But the subject of testing monopoly is now being tackled for completely different reasons. On July 22, 2016, the EU Commission initiated infringement proceedings against Germany, in which it declared that the regulations applicable in Germany (§ 21 StVZO in conjunction with §§ 6 and 10 of the KfSachvG) do not restrict the "freedom of establishment of service providers and the freedom to provide services in Germany is restricted in a justified and disproportionate manner and that this constitutes a violation of EU law", as stated in the draft of the Second Regulation amending the Road Traffic Licensing Regulations of February 26th, 2018 . As a result, in 2019 § 21 of the Road Traffic Licensing Regulations was adapted and supplemented by the addition that in future not only an opinion from the "authority responsible according to state law" can be submitted for the operating license for individual vehicles, but also an opinion "one after § 30 of the EC Vehicle Approval Regulation for the testing of complete vehicles of the respective vehicle class named technical service". This put an end to the monopoly of TÜV and Dekra when it came to operating permits for individual vehicles.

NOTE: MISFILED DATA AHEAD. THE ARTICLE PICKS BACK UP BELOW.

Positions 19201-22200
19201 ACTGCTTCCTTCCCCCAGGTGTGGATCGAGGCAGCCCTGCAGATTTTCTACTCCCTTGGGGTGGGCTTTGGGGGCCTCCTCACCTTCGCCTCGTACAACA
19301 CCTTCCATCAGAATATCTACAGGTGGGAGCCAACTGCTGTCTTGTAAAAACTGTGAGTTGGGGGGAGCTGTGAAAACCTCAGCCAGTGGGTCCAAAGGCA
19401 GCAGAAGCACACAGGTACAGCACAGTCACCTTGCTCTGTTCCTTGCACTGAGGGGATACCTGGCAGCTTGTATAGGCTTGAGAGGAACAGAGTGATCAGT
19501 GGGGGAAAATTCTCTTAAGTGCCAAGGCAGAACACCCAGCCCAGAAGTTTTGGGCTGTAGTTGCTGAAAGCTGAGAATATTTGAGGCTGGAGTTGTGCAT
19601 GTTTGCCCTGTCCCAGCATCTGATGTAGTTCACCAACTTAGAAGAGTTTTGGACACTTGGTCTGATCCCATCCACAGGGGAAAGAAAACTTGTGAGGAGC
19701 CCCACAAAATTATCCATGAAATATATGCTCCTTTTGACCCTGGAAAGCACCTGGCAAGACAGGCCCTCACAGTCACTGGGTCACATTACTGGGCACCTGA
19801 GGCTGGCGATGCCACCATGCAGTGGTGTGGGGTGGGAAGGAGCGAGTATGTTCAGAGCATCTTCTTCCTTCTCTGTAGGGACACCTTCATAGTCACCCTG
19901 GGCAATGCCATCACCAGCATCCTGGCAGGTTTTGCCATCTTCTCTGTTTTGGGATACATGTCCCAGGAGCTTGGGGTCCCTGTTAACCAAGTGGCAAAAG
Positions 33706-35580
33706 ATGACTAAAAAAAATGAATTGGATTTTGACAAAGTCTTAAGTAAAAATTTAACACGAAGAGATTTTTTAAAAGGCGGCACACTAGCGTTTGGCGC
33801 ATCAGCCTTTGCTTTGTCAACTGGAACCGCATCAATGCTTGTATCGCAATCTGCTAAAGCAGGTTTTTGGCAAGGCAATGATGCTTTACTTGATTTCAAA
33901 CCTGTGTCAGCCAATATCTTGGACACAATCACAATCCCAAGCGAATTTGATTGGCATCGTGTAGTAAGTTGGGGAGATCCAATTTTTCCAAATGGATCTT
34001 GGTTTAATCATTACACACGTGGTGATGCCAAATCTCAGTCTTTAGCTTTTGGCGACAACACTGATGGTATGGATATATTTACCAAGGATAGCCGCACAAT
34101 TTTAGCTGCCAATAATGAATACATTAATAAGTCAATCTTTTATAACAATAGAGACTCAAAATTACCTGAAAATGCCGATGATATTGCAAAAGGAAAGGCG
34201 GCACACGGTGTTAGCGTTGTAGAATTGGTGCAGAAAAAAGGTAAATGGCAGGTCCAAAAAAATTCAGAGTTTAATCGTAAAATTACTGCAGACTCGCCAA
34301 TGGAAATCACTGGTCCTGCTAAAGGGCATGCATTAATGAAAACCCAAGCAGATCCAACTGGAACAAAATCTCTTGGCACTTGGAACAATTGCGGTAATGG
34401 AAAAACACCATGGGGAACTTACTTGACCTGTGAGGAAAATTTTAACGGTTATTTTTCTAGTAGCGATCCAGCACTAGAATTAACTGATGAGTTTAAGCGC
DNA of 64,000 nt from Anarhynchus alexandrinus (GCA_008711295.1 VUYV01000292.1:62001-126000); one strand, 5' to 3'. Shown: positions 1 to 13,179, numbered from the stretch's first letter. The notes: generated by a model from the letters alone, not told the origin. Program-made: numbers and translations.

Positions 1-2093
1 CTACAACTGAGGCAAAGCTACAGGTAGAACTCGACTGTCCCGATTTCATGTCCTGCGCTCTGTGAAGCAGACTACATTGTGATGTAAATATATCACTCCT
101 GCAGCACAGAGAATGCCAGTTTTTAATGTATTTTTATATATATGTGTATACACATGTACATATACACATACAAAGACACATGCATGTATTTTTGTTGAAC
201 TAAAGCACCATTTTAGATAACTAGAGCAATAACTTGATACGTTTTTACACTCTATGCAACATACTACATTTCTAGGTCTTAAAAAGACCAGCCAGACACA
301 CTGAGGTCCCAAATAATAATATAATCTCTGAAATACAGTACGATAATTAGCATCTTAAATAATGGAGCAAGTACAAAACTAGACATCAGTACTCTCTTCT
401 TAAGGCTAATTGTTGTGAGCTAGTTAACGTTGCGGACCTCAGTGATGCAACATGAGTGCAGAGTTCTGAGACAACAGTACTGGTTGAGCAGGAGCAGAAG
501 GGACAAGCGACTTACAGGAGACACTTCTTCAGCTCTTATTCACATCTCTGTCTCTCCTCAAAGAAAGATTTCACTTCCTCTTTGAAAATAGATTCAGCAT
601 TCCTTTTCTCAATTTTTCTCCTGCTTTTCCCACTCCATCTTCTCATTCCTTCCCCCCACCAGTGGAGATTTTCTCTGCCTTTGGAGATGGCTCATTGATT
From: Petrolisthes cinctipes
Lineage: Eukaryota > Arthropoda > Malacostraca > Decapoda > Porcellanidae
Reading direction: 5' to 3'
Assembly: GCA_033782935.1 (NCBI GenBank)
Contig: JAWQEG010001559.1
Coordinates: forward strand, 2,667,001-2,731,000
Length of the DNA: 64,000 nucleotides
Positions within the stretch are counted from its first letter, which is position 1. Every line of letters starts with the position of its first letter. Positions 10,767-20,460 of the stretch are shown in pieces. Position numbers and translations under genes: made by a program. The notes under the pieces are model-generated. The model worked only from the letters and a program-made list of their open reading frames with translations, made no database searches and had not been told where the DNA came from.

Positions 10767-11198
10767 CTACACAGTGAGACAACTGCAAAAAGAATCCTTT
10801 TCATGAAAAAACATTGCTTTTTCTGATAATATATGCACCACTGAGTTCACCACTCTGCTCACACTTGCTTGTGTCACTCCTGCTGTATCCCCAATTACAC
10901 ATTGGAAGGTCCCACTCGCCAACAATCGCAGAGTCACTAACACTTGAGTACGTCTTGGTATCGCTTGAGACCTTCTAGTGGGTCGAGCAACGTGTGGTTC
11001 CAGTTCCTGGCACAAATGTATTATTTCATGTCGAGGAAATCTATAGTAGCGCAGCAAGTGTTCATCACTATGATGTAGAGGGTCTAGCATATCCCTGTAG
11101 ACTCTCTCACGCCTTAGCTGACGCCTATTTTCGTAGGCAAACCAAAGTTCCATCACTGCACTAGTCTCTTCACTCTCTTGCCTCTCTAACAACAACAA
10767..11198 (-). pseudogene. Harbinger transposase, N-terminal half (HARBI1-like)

At first glance, § 21 StVZO has nothing to do with taking the driving test. However, the statement by the BMVI states: "The changes made in the area of § 21 StVZO have far-reaching effects on the one hand on the future position of the technical test centers (TP) in the system of technical vehicle testing and on the other hand on the system of the driving license test. Background is that the area of responsibility of the TP includes both areas. Initial consultations with the federal states have taken place about the effects in the area of the driving license test. The result is open."
So it seems clear that there will be changes in the area of driving license tests. However, it is still undefined what a time horizon and the changes will look like.
In the long term, things could actually change when it comes to driving tests. Because it looks like the change in § 21 StVZO will also have an impact on the driving test monopoly. If, in the long term, several technical test centers are allowed to be commissioned to conduct the driving test, there would most likely be more test dates automatically. How and when it could be implemented is still unclear.